Scott Daigre, author of "Tomatomania: A Fresh Approach to Celebrating Tomatoes in the Garden and in the Kitchen," shares tips and tricks for growing, cooking with, and eating tomatoes - plus 3 tasty recipes.
New Tomatoes Rockefeller
Makes 6 to 8 servings (10 tomato halves)
Maybe it’s lingering images of mushy 1950s-era stuffed tomatoes, but I have trouble convincing people to grow paste varieties like red and yellow Striped Caverns, one of the most prolific “stuffer” varieties I know. They’re bell pepper–shaped, with sturdy walls, few seeds, drier flesh, and a cavity that can hold an impressive amount of filling. (You do have a few of these in your backyard right now, don’t you?)
But by now, you probably also know what I am going to say next: Any tomatoes work well for stuffing. Super-firm paste varieties need a little longer in the oven than soft, ripe beef steaks. The key is to avoid overbaking the tomatoes so they retain their shape.
This is essentially a baked salad-like take on Oysters Rockefeller, here with arugula and tossed in a super-lemony fennel vinaigrette. I like to make a big batch of croutons from Sam’s leftover sourdough and keep them in the freezer for those impromptu New Orleans–like summer nights.
- 2 pounds ripe but firm tomatoes (about 5 medium)
- 1 cup day-old country-style bread such as Sam’s Tomato Sourdough (page 173 of the cookbook), diced into ¼-inch cubes
- 1 teaspoon fennel seeds
- 1 medium clove garlic, minced
- 1 medium bunch green onions, roughly chopped, including tender green stems (about ¾ cup)
- ¾ teaspoon Worcestershire sauce
- 1 tablespoon fresh lemon juice
- 2 tablespoons extra virgin olive oil, more for drizzling
- ¼ teaspoon freshly ground black pepper
- 4 cups baby arugula, loosely packed (about 1 large bunch), tough stems removed and torn into 1-inch pieces
- 2 ounces well-chilled goat cheese, crumbled
- Kosher salt
Preheat the oven to 400°F. Slice the tomatoes in half, length- or width-wise, to make little tomato “boats.” Roma-style varieties tend to work well length-wise, and beefsteaks width-wise, but it varies depending on the size and shape.
If your tomatoes are too narrow to slice in half, slice the top third off of each. Scoop out the insides with a spoon and smash the flesh over a colander-lined bowl. Place the tomato halves upside down on paper towels to drain.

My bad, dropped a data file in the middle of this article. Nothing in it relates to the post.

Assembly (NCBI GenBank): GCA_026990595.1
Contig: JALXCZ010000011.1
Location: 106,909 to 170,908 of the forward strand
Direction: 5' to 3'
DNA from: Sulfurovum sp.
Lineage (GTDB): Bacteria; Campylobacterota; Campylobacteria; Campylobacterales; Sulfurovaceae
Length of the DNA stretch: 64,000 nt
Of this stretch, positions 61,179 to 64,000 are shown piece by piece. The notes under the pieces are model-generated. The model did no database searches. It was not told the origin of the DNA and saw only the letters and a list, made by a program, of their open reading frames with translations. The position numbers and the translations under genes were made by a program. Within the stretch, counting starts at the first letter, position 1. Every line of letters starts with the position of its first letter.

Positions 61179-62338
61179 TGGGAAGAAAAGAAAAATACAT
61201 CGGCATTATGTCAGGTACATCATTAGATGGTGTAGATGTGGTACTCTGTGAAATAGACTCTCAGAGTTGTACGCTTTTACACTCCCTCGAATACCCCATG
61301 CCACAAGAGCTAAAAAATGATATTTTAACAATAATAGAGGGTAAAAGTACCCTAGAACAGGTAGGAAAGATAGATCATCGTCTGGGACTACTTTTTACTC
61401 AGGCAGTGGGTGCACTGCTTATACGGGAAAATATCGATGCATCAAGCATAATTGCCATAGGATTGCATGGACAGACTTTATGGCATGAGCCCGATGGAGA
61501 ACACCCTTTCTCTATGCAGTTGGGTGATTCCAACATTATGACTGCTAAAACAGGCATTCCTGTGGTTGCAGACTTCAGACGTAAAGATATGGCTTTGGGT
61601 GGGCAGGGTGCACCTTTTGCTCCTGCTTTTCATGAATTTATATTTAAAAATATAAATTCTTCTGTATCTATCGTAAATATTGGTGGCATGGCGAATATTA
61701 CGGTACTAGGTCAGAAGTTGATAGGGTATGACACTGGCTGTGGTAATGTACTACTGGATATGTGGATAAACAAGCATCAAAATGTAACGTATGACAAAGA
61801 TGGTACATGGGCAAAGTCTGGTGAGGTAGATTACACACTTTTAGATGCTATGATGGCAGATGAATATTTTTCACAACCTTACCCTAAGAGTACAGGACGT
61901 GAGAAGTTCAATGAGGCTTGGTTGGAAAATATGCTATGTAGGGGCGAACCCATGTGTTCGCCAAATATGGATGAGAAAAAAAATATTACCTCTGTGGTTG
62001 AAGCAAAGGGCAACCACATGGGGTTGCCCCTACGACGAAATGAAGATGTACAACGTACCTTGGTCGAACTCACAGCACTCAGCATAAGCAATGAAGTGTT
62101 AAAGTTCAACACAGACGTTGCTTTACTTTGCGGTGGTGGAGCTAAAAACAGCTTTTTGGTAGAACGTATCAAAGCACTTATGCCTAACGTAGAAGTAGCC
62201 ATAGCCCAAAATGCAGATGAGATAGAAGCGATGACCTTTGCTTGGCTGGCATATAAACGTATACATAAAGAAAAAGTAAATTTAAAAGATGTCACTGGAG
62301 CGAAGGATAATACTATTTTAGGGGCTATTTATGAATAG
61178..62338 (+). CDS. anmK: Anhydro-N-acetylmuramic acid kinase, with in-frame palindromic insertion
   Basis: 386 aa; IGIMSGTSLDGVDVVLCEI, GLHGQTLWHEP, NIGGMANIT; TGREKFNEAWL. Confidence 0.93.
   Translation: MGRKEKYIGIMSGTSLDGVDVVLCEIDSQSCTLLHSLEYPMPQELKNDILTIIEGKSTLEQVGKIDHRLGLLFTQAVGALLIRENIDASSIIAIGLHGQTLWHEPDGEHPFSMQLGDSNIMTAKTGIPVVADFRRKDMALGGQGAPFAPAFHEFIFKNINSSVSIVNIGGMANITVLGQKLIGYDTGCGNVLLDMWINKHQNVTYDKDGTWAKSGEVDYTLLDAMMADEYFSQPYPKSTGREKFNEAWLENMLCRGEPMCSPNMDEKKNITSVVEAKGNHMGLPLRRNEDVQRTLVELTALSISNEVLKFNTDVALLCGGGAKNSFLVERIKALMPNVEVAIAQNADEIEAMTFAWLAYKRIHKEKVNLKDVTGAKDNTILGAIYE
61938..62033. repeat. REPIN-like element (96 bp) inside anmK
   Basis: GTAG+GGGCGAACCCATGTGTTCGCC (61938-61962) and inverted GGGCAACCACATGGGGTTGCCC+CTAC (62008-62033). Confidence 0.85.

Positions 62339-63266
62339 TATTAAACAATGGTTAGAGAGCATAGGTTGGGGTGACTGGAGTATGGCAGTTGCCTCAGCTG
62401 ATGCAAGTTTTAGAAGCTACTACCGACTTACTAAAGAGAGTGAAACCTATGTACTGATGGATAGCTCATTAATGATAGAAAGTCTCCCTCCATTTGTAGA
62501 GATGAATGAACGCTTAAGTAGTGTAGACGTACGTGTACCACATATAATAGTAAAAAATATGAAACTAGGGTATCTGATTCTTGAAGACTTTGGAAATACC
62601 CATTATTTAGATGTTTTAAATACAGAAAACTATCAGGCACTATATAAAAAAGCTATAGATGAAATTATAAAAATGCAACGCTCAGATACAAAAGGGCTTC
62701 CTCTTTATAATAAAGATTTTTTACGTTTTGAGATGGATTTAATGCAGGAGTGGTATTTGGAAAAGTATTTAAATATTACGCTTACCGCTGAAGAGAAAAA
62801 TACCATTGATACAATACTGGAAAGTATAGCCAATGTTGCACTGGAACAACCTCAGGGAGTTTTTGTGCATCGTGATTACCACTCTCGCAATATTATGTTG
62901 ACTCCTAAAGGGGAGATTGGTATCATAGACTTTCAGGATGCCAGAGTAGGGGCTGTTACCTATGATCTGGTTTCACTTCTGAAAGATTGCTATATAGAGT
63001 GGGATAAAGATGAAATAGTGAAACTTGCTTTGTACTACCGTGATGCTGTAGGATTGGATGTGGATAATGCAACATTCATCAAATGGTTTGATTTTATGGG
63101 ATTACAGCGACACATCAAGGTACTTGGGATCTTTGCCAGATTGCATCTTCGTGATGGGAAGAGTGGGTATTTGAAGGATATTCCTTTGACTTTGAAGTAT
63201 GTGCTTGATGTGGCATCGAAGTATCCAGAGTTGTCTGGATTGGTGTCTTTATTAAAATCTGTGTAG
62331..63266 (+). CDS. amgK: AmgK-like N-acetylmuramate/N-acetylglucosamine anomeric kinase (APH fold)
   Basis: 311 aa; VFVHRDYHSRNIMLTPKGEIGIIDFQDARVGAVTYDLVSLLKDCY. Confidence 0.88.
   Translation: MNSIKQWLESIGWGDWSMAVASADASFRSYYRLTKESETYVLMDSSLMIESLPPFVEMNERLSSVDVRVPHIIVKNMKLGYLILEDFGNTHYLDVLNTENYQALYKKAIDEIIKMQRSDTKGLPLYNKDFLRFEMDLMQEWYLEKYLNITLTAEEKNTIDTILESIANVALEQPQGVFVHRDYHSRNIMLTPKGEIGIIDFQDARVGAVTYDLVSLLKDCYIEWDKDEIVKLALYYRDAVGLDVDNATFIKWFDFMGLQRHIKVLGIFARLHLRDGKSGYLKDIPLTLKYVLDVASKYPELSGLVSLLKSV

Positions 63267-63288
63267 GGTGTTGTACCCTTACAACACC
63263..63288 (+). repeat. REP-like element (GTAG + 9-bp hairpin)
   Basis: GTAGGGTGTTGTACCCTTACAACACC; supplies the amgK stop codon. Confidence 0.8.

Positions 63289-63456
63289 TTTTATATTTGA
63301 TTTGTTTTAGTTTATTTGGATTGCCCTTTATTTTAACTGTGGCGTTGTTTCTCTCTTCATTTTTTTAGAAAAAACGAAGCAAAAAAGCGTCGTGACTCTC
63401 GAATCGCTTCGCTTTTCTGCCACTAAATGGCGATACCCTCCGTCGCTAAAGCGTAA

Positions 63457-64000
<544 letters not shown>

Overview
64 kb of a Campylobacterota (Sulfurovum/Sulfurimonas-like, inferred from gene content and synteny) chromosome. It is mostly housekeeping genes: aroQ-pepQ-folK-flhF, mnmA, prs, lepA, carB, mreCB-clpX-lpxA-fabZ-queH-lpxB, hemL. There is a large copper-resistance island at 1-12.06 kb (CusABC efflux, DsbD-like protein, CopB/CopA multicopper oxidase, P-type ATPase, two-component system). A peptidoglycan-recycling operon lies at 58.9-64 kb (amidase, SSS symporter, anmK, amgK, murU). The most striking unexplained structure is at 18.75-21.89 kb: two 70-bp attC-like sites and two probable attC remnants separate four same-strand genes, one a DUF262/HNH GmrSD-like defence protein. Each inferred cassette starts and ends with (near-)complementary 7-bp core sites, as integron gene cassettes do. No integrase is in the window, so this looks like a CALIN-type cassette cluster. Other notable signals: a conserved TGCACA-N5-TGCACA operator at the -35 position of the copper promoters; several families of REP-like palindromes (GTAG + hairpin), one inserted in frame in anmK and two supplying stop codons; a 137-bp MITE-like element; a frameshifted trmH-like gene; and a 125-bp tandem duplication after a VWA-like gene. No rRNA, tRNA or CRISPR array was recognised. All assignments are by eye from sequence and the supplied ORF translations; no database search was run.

Place the cubed bread on a baking sheet and bake until lightly toasted (about 5 to 6 minutes), stirring occasionally. Set aside to cool.
Heat a small saucepan over medium-high heat and toast the fennel seeds, shaking the pan occasionally, until the seeds just begin to brown (about 2 minutes_; note that they will not darken significantly. Coarsely grind the seeds in a mortar and pestle with a generous pinch of salt. Add the garlic, 1 tablespoon chopped green onions, and Worcestershire sauce, and continue to grind until you have a rough paste. Stir in the lemon juice, olive oil, and pepper. Set the dressing aside.
Lightly drizzle a 9- or 10-inch baking dish with olive oil. Snugly arrange the tomatoes side-by-side, cut side up, in the dish. Sprinkle the tomatoes lightly with salt and bake until the flesh just begins to soften (bout 5 to 6 minutes for juicy varieties such as beef steaks, and 7 to 9 minutes for firmer varieties such as paste tomatoes.) Remove the tomatoes from the oven and reduce the temperature to 350°F.
Meanwhile, combine the arugula, remaining green onions, ½ cup drained tomato flesh (reserve the tomato water for another use), toasted croutons, and lemon-fennel dressing in a medium bowl. Mix well and fold in all but 2 tablespoons of the goat cheese.
As soon as you remove the tomatoes from the oven, divide the mixture evenly between them, packing each tomato tightly with filling. Sprinkle the remaining goat cheese on top. Bake until tomatoes are tender, but still hold their shape when pierced with a sharp knife, and the arugula has wilted slightly (about 5 to 10 minutes, depending on the size and variety of tomato.) Drizzle with olive oil, season with salt and pepper to taste, and serve immediately.
Scott's Prime Picks for this dish: Stuffers such as Striped Caverns, Yellow Stuffer, Liberty Bells, and Dad’s Mug; paste or Roma varieties such as Enchantment, Polish Linguisa, Striped Roma, Opalka, or Big Mama. Beefsteaks and many other heirlooms also work well, as long as they are not overly ripe.
And what's best left on the vine? Seconds or overly-ripe tomatoes. The excess moisture can make the filling soggy.
Recipes reprinted courtesy of St. Martin's Press. Photographs by Staci Valentine.